Buying a foreclosure or REO property in

What's an REO?

REO means Real Estate Owned. These are properties which have been through foreclosure and are currently held by the bank or mortgage company. This is not the same as a property up for foreclosure auction. If you buy a property during a foreclosure sale, you must pay at least the loan balance plus any interest and other fees amassed during the foreclosure process. The buyer must also be prepared to pay with cash in hand. And on top of all that, you'll receive the property one-hundred percent as is. That may consist of standing liens and even current tenants that may require removal.

A REO, on the contrary, is a more tidy and attractive option. The REO property did not find a buyer during foreclosure auction. The bank now owns it. The lender will deal with the elimination of tax liens, evict occupants if needed and generally arrange for the issuance of a title insurance policy to the buyer at closing. Take notice that REOs may be exempt from typical disclosure requirements. In California, for example, banks do not have to give a Transfer Disclosure Statement, a document that normally requires sellers to make known any defects of which they are knowledgeable.

Are REO's a bargain in Santa Fe?

It's commonly assumed that any REO must be a bargain and an opportunity for easy money. This isn't necessarily true. You have to be cautious about buying a REO if your intent is to make money off of it. While it's true that the bank is typically anxious to sell it quickly, they are also strongly motivated to get as much as they can for it. When considering the value of a REO, you need to look closely at comparable sales in the neighborhood and be sure to take into account the time and cost of any repairs or remodeling needed to prepare the house for resale. The bargains with money making potential exist, and many people do very well flipping foreclosures. However there are also many REO's that are not good buys and not likely to turn a profit.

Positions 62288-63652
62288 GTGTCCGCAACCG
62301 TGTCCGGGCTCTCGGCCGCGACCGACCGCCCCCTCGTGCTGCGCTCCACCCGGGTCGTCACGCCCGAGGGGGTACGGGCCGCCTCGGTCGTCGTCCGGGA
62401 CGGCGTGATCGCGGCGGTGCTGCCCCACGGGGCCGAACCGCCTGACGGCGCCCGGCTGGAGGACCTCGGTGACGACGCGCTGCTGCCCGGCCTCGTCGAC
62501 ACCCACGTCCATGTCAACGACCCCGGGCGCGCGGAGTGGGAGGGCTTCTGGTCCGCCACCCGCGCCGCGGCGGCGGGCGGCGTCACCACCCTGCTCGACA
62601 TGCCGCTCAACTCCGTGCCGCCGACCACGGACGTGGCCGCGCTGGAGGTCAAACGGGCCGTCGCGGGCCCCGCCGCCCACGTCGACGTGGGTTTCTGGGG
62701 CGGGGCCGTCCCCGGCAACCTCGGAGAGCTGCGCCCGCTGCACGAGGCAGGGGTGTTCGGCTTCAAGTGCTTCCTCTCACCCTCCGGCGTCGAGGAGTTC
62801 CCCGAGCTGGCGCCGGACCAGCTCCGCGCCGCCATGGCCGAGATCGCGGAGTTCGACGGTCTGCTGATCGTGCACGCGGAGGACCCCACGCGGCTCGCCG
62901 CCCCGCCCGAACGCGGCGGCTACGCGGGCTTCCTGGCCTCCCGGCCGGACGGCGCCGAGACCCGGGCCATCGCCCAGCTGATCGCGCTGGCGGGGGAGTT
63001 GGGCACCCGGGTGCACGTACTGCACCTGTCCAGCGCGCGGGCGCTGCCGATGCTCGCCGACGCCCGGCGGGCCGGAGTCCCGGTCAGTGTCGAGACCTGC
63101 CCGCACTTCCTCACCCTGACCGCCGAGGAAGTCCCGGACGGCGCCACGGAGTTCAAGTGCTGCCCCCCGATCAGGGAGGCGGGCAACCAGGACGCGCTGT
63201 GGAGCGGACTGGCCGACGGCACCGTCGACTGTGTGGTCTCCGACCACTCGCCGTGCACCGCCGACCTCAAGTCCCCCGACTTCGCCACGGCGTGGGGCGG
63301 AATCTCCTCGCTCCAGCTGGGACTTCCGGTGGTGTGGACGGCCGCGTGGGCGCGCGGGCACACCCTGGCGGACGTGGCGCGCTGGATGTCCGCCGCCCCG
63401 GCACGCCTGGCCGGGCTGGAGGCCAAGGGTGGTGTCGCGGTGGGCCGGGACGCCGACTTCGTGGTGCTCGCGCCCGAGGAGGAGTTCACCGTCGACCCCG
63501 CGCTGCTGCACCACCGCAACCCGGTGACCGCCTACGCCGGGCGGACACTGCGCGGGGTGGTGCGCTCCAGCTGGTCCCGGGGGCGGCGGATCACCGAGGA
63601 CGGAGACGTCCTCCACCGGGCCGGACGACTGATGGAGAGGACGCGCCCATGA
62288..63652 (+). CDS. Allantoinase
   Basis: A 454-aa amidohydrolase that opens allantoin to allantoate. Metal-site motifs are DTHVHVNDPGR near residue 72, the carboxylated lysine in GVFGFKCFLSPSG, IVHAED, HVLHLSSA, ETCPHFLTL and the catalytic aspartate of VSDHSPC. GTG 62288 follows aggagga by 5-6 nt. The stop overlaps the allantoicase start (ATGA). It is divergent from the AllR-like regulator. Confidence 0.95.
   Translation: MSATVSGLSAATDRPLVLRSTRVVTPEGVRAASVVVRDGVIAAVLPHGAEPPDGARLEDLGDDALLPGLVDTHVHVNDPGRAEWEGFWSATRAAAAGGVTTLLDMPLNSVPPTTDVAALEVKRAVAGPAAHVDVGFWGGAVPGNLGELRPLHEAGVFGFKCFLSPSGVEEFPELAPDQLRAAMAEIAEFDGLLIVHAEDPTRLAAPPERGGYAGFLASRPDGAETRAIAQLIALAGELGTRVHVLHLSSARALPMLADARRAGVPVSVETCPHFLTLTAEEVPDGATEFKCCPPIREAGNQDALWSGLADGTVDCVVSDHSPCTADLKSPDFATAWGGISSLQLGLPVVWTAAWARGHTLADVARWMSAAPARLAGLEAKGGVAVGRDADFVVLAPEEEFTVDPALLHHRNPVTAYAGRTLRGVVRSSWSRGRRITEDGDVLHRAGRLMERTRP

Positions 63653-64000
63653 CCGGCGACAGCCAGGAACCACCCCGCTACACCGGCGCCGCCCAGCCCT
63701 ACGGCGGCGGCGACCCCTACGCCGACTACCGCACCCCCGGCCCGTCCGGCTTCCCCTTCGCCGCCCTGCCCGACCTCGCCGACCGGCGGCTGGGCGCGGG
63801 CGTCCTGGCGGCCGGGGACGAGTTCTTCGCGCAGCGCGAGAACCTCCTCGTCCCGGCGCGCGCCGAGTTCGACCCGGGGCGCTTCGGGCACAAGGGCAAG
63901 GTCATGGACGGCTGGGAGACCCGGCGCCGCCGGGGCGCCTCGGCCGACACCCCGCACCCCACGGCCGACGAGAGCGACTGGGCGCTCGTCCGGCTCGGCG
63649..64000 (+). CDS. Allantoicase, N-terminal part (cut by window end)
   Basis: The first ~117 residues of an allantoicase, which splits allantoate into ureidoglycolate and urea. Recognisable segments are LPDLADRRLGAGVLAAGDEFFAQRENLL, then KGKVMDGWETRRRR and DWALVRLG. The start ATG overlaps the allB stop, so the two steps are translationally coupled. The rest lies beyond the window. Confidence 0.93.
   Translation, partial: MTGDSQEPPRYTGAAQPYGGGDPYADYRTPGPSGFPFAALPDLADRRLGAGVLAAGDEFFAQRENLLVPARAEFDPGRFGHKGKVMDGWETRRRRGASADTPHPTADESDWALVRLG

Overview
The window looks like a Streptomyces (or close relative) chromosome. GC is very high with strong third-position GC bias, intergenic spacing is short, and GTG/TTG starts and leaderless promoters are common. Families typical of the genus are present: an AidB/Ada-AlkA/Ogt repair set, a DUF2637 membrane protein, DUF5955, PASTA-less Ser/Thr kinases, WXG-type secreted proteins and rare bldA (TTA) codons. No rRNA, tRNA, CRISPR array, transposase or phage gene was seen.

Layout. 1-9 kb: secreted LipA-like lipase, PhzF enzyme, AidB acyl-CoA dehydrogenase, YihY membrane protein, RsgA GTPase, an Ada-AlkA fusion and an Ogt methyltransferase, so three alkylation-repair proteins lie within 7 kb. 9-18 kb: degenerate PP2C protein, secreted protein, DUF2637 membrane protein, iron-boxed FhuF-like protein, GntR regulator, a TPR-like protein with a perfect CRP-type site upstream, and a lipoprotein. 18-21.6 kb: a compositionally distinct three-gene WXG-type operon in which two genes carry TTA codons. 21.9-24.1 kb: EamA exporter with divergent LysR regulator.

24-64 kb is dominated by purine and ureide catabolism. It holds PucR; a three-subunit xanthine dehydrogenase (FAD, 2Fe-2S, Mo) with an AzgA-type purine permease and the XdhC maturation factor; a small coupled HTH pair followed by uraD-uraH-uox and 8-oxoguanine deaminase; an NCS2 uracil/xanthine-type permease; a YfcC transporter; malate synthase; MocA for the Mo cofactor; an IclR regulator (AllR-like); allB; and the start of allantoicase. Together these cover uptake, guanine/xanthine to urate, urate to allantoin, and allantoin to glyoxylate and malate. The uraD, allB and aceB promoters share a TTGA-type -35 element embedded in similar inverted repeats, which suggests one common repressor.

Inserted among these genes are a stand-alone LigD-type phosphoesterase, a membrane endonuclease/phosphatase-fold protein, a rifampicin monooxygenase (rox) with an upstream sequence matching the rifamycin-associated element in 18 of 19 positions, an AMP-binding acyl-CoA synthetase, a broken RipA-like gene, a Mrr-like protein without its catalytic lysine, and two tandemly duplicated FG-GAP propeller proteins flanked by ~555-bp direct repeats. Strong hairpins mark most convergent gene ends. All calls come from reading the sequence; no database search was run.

Time to make an offer?

Most banks have a REO department that you'll work with when buying a REO property from them. Typically the REO department will use a listing agent to get their REO properties listed on the local MLS. Before making your offer, you'll want to contact either the listing agent or REO department at the bank and find out as much as you can about what they know concerning the condition of the property and what their process is for getting offers. Since banks almost always sell REO properties "as is", it may be in your best interest to include an inspection contingency in your offer that gives you time to check for unseen damage and retract the offer if you find it.

As with making any offer on real estate, providing documentation of your ability to pay may make your offer more attractive, such as a pre-approval letter from a lender. Once you've presented your offer, you can expect the bank to counter offer. At this point it will be your choice whether to accept their counter, or offer a counter to the counter offer. Be aware, you'll be dealing with a process that usually involves several people at the bank, and they don't work evenings or weekends. It's typical for the process of offers and counter offers to take days or even weeks.